In 1991, Loyola New Orleans hosted its first Take Back the Night event. Twenty-five years later, the march is going strong, bringing awareness to sexual assault and gender-based violence while offering a safe space for survivors to share their stories and support one another.


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Change d l r o W the WARRIORS This year was a tumultuous one for our country. As the nation — and college campuses in particular — struggled with epidemics of sexual assault, opioid addiction, and discrimination, students and faculty on our campus decided to lead by example — to let change start here and to start building a better world.

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...students and faculty on our campus decided to lead by example – to let change start here... UNITED FOR RACIAL JUSTICE WEEK Following a heartbreaking summer of violence against marginalized people, Loyola faculty, staff, and students launched United for Racial Justice Week. For one week in September, Loyola faculty across all disciplines devoted class time to a “teach-in” on racial justice. Additionally, guest speakers and some of Loyola’s faculty led a series of mini-seminars on the need for change and ways to make a difference. TAKE BACK THE NIGHT This year we celebrated our 25th annual Take Back the Night event, in which nearly 600 students marched down St. Charles Avenue as part of an international wave of peaceful protests to end rape and other forms of sexual violence. This year the march ended in Loyola’s Audubon Room, where survivors were encouraged to share their stories at a “speak-out.”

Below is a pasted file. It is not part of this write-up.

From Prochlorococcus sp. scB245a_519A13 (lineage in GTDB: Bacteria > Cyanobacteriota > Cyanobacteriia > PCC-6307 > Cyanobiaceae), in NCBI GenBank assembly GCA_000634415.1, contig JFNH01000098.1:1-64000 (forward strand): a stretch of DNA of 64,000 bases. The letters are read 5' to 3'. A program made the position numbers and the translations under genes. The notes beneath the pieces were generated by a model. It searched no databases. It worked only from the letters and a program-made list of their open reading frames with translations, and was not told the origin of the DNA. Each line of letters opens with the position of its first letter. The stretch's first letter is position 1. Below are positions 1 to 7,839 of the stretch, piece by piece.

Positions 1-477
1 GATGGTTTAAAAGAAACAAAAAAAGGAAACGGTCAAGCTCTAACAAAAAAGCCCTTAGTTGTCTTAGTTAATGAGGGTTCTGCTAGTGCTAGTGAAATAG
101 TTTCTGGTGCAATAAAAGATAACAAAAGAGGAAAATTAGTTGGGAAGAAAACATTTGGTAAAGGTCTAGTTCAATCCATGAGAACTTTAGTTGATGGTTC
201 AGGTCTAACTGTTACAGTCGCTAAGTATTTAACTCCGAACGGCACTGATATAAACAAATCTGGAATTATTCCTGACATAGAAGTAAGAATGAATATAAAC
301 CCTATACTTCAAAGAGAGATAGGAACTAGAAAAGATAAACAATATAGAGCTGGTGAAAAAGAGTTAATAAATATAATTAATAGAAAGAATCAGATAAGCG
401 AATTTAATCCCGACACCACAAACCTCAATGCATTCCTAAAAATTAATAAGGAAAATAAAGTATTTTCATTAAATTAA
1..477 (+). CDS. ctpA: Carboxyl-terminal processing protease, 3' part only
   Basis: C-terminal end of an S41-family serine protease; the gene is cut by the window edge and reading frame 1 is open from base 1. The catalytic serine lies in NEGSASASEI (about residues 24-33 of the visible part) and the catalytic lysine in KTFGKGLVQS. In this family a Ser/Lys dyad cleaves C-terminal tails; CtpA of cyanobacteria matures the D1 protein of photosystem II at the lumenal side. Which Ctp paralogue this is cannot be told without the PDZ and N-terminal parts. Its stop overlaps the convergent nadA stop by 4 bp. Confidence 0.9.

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LIFT UP LOYOLA At the National Collegiate Honors Council conference this fall, the NCHC president and Loyola University Honors Program director and two students presented the Lift Up Loyola campaign, an aggressive and creative effort designed to raise awareness of mental health issues and heroin and opiate addiction; training and counseling play key roles. Also this fall, Loyola took a leadership role in the national fight to combat the opioid epidemic, hosting the DOJ, FBI, DEA, and Orleans Parish Coroner’s Office in a citywide panel talk and screening of Chasing the Dragon. CHIEF DIVERSITY OFFICER This year we welcomed Dr. Liv Newman as Loyola's first interim chief diversity officer. Newman is working to gain a comprehensive understanding of the experiences that diverse populations have at Loyola, to learn what they need to feel fully included in the life of the university, and to strategize ways to meet those needs.